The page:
Lyon is famously known as the capital of gastronomy due to the density of Michelin-star spots in the city (20, to be exact). However, if your pockets aren’t deep enough for haute cuisine, you can still enjoy the more affordable local Lyonnaise dishes.
To understand the culinary topography, think of the maxim that residents in Lyon repeat seemingly daily: “Tout est bon dans le cochon!” (“No part of the pork is to be wasted, from snout to tail!”). That said, expect offal to make an appearance on every menu; many classic Lyonnaise dishes include meats such as tripe, snout and head meat – made into sausages, deep-fried or used to make rich stews.
Lyon’s food markets are a good place to start for cheap eats. The area surrounding the city is rich in agriculture, and farmers and vendors are proud to show off their fresh cheeses and hand-cured meat. Or, pop into a patisserie or a bouchon (a traditional and locally loved restaurant) to sample baked goods pulled fresh from the oven. Whatever you’re craving, here are the cheap eats in Lyon that can’t be missed.
Originally a speciality from the Duchy of Savoy, bugnes are sold at every market and pastry shop in the city. The little doughnuts consist of flour, milk, eggs and citrus, which is then folded into little ribbons and deep-fried. The best (like at A La Marquise) are light as air and covered in icing sugar.
The pralines of Lyon are slightly different than the ones made in the American South. Here, pralines are rose-hued and made with almonds, orange blossom, cooked sugar and pink dye. Eat them straight, or go into a café and find the sweet delicacies baked into scones or, more famously, spectacularly pink praline tarts with an almond flour crust and gooey, nutty filling. Boulangerie du Palais in Vieux Lyon has lines snaking out the door for its praline brioche.
Though the name translates to ‘head cheese’, there is no dairy in this dish. It’s a terrine (or meat jelly) made with the head meat from a calf, pig, sheep or cow, depending on who’s making it. Recipes for this dish date back to the early 1600s, when labourers would use the ‘fromage’ as lunch meat, spread across a baguette or with farmer’s bread. It is now served in both casual and upscale restaurants across Lyon. Fromage de tête is typically served cold, alongside mustard and cornichons.
You’ll find these simple sausages hanging in rows at every single one of the city’s markets and wine bars, making them one of Lyon’s staple snacks. Seasoned pork is ground into a sausage, covered in black pepper and dry-cured for two to three months, giving the rosettes a rustic, savoury flavour not dissimilar to salami. Residents snack on them as a small appetiser, or slice up the sausage and slip it into a fresh baguette for a more hearty snack.
Also in the sausage category, andouillette is made with coarsely cut-up pork intestines, tripe and fresh tomatoes. Fair warning: andouillete gives off an acquired smell, so diners who aren’t as familiar with offal should steer clear. Or, opt for the dish en croûte, a far more entry-level way to try the meat: the sausage is wrapped in pastry and covered in a mustard sauce. La Tête de Lard and Le Garet serve versions of the dish, though most bouchons or local cafés offer variations.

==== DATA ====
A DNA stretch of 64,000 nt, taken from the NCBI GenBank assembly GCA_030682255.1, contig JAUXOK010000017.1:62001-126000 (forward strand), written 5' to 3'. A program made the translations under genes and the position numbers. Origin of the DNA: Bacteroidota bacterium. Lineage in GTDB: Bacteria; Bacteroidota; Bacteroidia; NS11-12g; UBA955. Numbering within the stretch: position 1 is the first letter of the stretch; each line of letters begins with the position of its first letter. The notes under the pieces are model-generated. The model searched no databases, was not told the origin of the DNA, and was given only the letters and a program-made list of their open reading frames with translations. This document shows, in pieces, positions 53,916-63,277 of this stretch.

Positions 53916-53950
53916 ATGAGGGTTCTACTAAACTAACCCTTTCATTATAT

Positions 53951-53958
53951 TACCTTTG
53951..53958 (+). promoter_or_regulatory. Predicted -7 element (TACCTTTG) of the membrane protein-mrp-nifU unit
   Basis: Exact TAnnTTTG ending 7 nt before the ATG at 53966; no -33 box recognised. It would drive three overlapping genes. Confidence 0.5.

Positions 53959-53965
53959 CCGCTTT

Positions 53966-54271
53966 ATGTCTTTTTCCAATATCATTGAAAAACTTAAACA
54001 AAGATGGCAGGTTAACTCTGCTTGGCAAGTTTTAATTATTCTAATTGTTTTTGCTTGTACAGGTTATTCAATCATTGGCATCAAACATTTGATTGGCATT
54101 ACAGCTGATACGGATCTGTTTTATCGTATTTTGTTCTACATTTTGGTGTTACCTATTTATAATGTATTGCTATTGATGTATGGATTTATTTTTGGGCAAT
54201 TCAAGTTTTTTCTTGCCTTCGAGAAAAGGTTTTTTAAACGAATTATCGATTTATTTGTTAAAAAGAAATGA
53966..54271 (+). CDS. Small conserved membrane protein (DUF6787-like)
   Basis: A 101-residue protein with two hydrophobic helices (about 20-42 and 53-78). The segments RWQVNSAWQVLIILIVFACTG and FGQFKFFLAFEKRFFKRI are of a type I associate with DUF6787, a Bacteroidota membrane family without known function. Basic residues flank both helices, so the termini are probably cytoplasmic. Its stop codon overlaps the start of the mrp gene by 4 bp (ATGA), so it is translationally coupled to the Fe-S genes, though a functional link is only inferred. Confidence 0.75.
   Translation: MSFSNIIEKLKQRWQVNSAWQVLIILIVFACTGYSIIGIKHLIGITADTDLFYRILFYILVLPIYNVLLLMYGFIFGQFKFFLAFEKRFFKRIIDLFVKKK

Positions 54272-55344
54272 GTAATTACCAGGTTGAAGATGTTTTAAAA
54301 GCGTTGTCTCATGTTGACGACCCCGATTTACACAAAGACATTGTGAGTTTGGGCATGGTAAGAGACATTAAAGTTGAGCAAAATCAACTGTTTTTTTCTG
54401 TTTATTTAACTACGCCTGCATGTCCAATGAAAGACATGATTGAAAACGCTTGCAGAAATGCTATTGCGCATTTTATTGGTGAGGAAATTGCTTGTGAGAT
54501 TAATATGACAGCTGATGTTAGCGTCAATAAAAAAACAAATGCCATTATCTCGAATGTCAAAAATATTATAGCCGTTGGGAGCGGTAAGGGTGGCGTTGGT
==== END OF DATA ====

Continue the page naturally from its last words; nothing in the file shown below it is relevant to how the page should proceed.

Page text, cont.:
For such a small wheel of cheese (most fit in the palm of your hand), saint marcellin is filled with history. Legend has it after King Louis XI was attacked by a bear, two Lyonnais woodcutters fed the royal a wheel of saint marcellin to get him on his feet. Cheese shops across Lyon sell it for under €3 (£2.55), and every restaurant in the city offers the delicacy, either on its own as a dessert or baked into disks and served over salad. Saint marcellin is extremely soft, perfect for spreading across a piece of baguette.
This traditional dish received its nickname ‘fireman’s apron’ by the Maréchal de Castellane, a governor during the Napoleonic era, who thought the crispy tripe dish resembled a fireman’s uniform. And it does vaguely, but the dish feels far more akin to a schnitzel or a chicken fried steak. It’s made using a cut of tripe steak marinated in white wine, then dipped in breadcrumbs and deep-fried until crispy. The end result is a fried cutlet best served with tartare sauce. It’s a staple in the city’s bouchons.
The literal translation of this dip is a little unsettling: ‘silk worker’s brain’. Composed of farmer’s cheese, herbs, shallots, salt, pepper, olive oil and vinegar – the name merely nods to the city’s history as a silk-making community. The cheesy dish was traditionally eaten by workers, often with boiled potatoes. Nowadays, contemporary bars and restaurants will serve it alongside a glass of wine and a few slices of baguette.
To make these savoury little pastries, choux pastry dough is mixed with cheese (preferably a local comté) and baked until it is light and fluffy. No one is quite sure where the recipe originated from (gougères au fromage are eaten across the country), but Lyon’s residents have claimed the dish as their own, serving it in every patisserie or as a bar snack.